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Five key steps towards project profitability in professional services
Blog //18-03-2021

Five key steps towards project profitability in professional services

by Kevin Reed, Freelance journalist and consultant

‘Turnover is vanity and profit is sanity’… a well-worn phrase in the professional services community.

And well worn for good reason. Many advisers go into practice having excelled – and rightly focused – on their technical qualifications and honing their abilities, their experience.

But going into practice is a different beast. It’s not about passing qualifications but running a business.

And the moving parts of a business, including those in professional services, are complex. Where do you start? Is it deciding on which services to offer and sectors to operate in? How will you deliver, and where? People, automation or both? What metrics and KPIs deem what you do as a success?

I think these questions can actually be harder for an established practice. You may know things are working sub-optimally, but what changes do you make to improve things… is it a series of small things or a big bang?

Project profitability is, I believe, a really interesting place to focus on. It’s effectively the core of what you’re offering from an operational perspective: a service, or range of services, for a client, undertaken in a certain way, with a certain set of resources. If you’re tracking project profitability, then each one is a ‘case study’ to illustrate how your firm functions.

But it can be a symptom of a sub-optimal practice in itself. In other words, if you can’t track the profitability of any single project, it likely means that you don’t have the workflow, processes and data capture in place to understand your firm’s moving parts.

And, without that, any changes and tweaks you want to make to ‘improve things’ will be made blind; you can’t track how effective those changes are.

While there is no single solution or approach to organising your firm in a way to break down and understand profitability, here are some pointers towards achieving that goal:

  • Ensure automation is in place – Okay, it’s a broad term, but from a project perspective I think of automation as supporting workflow and process. Once you’ve defined the scope of the project, from producing a tax return to a client’s launch into another country, then a system must be in place to not only track its moving parts, but alert your team members as goals or steps are achieved – or to flag up a blockage.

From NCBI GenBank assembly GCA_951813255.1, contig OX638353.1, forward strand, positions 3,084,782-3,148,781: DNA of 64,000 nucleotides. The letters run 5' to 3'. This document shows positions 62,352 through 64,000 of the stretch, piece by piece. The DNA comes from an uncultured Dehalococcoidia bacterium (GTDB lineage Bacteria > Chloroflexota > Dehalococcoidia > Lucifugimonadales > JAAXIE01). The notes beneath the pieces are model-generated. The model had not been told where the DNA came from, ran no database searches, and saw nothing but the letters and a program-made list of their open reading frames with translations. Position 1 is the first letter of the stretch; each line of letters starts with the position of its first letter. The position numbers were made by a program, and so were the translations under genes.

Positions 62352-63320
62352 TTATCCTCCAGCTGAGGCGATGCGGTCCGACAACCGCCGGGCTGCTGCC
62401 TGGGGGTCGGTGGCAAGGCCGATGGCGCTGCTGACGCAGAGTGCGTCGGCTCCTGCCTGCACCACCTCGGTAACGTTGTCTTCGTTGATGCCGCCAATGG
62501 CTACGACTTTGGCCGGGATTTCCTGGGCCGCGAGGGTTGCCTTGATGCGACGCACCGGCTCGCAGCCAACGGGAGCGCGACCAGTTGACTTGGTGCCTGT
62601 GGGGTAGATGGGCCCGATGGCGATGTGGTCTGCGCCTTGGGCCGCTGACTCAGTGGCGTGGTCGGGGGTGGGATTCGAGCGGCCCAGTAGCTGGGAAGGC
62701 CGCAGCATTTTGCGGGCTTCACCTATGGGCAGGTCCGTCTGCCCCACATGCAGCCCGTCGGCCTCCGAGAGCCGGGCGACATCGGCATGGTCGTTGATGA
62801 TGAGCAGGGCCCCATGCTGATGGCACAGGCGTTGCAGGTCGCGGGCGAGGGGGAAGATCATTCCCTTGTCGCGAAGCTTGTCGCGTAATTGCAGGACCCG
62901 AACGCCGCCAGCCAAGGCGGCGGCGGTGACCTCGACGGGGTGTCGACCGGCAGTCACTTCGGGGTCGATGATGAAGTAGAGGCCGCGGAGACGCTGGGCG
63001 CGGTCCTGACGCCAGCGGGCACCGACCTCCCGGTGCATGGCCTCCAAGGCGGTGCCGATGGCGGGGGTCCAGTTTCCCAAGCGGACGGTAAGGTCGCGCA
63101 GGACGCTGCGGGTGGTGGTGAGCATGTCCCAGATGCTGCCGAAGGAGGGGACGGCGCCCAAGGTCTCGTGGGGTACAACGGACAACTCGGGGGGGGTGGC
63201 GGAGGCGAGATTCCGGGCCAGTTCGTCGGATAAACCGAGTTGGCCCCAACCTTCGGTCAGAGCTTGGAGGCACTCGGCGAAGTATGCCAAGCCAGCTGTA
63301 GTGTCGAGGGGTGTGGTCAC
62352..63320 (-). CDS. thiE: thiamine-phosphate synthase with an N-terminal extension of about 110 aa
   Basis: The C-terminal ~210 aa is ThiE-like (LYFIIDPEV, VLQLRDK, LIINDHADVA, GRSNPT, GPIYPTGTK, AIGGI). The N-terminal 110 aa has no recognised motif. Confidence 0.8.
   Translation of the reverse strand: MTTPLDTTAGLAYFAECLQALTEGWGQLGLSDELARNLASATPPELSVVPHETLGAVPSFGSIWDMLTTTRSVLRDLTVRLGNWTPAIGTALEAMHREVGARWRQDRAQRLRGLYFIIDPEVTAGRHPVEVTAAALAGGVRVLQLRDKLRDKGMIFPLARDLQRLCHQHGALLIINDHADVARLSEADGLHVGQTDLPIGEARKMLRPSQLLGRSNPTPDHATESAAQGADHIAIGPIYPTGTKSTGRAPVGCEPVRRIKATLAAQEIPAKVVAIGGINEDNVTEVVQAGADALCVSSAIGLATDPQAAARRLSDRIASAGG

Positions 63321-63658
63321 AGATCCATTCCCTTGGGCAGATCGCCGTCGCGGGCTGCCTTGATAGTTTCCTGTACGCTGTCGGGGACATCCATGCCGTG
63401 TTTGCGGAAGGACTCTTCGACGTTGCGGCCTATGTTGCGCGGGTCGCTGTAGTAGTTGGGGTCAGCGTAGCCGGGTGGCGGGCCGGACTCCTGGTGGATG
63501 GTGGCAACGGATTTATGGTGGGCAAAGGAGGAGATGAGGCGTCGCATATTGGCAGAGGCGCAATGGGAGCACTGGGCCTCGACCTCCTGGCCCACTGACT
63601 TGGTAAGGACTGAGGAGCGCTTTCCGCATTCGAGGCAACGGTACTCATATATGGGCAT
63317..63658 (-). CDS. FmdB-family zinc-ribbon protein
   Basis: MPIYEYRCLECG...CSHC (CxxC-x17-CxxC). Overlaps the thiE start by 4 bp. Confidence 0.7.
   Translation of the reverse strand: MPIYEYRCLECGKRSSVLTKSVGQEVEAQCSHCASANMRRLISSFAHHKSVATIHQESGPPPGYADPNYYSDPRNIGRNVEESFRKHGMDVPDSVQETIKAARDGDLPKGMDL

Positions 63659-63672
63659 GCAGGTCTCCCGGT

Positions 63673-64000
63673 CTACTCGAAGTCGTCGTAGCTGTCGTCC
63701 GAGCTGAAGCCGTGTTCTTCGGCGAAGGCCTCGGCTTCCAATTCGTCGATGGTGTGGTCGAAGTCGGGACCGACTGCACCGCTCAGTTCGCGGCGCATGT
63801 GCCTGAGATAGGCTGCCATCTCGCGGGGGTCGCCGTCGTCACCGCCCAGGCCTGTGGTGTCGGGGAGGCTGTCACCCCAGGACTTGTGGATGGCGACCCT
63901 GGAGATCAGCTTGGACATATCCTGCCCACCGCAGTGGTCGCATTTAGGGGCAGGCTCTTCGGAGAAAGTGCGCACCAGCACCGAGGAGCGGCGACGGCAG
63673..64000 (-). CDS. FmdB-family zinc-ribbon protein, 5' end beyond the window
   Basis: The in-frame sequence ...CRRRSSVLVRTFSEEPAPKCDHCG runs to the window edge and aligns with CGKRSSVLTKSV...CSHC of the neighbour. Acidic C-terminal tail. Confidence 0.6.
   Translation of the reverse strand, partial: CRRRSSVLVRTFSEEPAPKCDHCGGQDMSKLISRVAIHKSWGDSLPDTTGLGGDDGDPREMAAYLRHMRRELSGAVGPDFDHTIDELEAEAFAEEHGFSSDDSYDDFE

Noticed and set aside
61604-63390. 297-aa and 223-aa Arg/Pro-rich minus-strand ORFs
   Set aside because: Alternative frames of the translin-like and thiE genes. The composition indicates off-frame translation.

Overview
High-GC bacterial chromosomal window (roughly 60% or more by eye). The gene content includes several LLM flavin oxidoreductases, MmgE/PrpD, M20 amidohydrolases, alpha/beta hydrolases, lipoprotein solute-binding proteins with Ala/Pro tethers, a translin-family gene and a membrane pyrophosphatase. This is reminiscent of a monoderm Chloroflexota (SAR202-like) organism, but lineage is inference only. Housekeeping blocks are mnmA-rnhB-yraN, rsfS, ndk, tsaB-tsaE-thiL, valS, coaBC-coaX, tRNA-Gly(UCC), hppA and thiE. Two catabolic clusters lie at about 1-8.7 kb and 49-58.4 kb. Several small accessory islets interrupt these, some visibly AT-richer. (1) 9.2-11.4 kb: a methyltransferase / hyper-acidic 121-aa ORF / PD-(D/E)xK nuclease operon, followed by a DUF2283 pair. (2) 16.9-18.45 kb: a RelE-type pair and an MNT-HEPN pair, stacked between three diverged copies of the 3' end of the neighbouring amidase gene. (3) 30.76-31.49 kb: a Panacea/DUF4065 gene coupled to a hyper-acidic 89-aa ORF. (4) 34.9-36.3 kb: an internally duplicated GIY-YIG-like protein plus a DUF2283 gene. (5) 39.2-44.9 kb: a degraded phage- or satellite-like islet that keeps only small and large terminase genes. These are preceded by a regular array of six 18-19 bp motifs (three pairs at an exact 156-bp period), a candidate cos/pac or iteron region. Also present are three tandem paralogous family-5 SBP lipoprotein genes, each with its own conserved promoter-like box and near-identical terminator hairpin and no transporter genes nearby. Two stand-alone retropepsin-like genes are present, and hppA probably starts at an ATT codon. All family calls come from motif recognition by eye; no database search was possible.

• Give your employees the tools they need – This is fundamental, and ties into the first point from a workflow point of view. Do your people have the tools, apps and technology to be able to not only help them deliver services, but track progress as well? Can they access client data as and when required, and feed back to them?

  • Dashboards and reporting – Again, this is all interlinked. If you are sharing information between your firm and the client - alongside a good workflow system – then it’s much more likely that you will be able to capture salient points for internal reporting purposes i.e. what is project progress? Who is working on what? What is the ETA for completion? How is the work tracking against similar projects?

  • Timely and accurate billing – Understanding where you are on a project is virtuous – it means you’re in a much better position to bill and manage your work in progress.

  • Get a clear view of your cash flow – Good reporting systems (aligning work undertaken to receivables) and more timely billing / credit control means better, and more transparent, cash flow.

It’s not easy to put all the pieces in place. But your practice can take incremental steps towards improvement. You would look to continually improve as a professional; that same attitude should transpose onto the running of your organisation.

Kevin Reed is a freelance journalist and former editor of both Accountancy Age and Financial Director

Blog Professional Services Automation
Kevin Reed

Kevin Reed


Freelance journalist and consultant

Kevin Reed is a freelance journalist with more than 20 years' experience covering professional services. He is a former editor of both Accountancy Age and Financial Director, including a period covering accounting technology. Kevin has also written for the management consulting and financial services markets. Current roles include consultant for Foulger Underwood and chair of the Women in Accountancy and Finance Awards.

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